Formation of Janata ‘parivar' is an idea whose time has gone
The faultlines are inbuilt in such an alliance if past experience is anything to go by. But this has not stopped the ageing Turks as they are popularly called from trying to come together and form a front to take on the BJP.comment Updated: Dec 04, 2014 22:17 IST
The faultlines are inbuilt in such an alliance if past experience is anything to go by. But this has not stopped the ageing Turks as they are popularly called from trying to come together and form a front to take on the BJP. The JD(U)’s Nitish Kumar and Sharad Yadav, the Samajwadi Janata Party’s Kamal Morarka, the INLD’s Dushyant Chautala, the JD(S)’ HD Deve Gowda, the RJD’s Lalu Prasad and the Samajwadi Party’s Mulayam Singh Yadav have decided to move towards forming a new version of the old Janata Party. But the problem here is that the very coming together of such disparate forces appears a precursor to their falling apart. For a start, most of them have lost their connect with today’s India. The prime architect of the formation Mulayam Singh Yadav and others are steeped in a feudal culture, which increasingly has fewer takers today. His ostentatious birthday party in which he greeted the public from an imported horse-drawn buggy and cut a 75-foot cake was evidence of this. The problem with such a formation also is that it has more generals than foot soldiers though for the moment it would seem that Mulayam will be the first among equals.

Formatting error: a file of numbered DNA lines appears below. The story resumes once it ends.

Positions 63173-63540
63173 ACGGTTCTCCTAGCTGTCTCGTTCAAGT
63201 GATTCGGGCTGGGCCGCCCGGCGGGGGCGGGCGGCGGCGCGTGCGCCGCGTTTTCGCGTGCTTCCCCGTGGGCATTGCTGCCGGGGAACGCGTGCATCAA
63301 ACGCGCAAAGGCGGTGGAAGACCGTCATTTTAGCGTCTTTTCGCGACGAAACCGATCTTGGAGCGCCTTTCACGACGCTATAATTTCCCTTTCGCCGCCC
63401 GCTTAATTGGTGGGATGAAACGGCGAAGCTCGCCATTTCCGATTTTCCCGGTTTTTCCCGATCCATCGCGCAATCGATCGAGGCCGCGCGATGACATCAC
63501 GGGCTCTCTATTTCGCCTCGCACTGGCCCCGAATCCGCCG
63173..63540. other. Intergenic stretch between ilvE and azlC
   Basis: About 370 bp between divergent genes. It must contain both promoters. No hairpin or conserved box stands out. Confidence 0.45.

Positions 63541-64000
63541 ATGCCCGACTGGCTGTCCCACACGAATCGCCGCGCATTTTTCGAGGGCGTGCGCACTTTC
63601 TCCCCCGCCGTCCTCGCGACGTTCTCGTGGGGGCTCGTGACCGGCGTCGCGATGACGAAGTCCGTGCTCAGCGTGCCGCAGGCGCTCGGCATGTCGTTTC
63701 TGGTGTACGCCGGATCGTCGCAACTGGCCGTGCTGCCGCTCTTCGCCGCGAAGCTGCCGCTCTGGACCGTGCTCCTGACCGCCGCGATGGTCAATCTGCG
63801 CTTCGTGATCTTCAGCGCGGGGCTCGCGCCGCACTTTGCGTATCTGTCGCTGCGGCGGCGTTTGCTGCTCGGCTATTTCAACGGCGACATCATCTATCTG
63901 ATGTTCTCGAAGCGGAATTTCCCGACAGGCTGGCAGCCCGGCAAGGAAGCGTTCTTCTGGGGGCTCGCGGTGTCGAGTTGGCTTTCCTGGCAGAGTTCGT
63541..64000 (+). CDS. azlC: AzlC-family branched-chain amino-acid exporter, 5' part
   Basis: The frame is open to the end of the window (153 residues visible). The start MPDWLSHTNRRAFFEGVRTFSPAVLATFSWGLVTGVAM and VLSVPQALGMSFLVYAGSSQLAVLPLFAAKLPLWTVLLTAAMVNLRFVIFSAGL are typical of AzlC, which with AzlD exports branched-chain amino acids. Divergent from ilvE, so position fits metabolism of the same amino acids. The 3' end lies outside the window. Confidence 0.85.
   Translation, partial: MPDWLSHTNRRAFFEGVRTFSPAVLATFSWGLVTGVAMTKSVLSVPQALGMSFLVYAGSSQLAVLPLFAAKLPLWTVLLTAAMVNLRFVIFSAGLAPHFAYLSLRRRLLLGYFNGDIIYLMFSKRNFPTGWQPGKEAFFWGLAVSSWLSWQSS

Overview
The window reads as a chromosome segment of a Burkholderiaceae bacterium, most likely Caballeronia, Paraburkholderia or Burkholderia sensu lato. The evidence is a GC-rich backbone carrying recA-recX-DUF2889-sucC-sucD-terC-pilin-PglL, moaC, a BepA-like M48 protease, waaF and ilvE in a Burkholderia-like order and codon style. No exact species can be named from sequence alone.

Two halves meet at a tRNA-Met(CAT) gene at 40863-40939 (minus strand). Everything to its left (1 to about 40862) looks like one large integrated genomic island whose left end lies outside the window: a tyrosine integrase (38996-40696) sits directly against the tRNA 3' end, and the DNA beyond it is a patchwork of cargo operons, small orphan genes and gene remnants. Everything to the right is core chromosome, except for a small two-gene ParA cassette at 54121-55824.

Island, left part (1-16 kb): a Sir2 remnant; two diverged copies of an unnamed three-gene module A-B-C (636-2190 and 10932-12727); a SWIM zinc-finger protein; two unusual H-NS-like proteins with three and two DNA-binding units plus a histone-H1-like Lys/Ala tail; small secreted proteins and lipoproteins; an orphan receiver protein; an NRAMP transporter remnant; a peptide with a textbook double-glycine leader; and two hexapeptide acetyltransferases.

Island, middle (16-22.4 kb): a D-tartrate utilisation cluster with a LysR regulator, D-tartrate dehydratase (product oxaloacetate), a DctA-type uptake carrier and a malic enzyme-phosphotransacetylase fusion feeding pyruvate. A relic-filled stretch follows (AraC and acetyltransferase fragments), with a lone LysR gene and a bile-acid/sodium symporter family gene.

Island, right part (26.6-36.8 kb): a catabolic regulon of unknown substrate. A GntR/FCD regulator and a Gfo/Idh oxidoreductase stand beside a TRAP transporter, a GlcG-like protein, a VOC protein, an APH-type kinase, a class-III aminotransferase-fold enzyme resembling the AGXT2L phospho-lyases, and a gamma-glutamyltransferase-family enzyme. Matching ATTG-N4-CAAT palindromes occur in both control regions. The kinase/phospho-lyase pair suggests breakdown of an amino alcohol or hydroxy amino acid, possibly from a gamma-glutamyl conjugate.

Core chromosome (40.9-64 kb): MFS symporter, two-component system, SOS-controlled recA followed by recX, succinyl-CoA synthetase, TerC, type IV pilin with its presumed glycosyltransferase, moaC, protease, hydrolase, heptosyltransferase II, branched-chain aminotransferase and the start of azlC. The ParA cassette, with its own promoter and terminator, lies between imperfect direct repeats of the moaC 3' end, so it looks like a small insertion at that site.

For the Samajwadi Party (SP) and JD(U), such a formation may make some sense in that it will help them consolidate their votes in Uttar Pradesh and Bihar respectively. But the other parties have all been discredited electorally and can bring little to the table. The main glitch in a new version of the Janata Party is that it is bereft of ideas. The BJP has taken up the development plank, the Congress though reduced in stature still holds the socialism and secularism card. So, the new formation will have to come up with fresh and imaginative ideas if it wants to capture the attention of a largely youthful populace. In Uttar Pradesh, perhaps the SP could have done that given that Mulayam’s young son is in the saddle. But Yadav Sr had done nothing but try and hobble his son — not a very encouraging track record for someone who wants to challenge a resurgent BJP.
On the face of it, the merger move smacks of desperation, a gambit to stay relevant in a changing political environment. The egos of the leaders involved have in the past stood in the way of any possible cooperation among them and there is nothing to suggest that this has changed. The prospect of a strong formation which can take on the BJP on relevant socio-economic issues is a welcome one. But, it is highly doubtful if this patchwork political outfit can do the trick.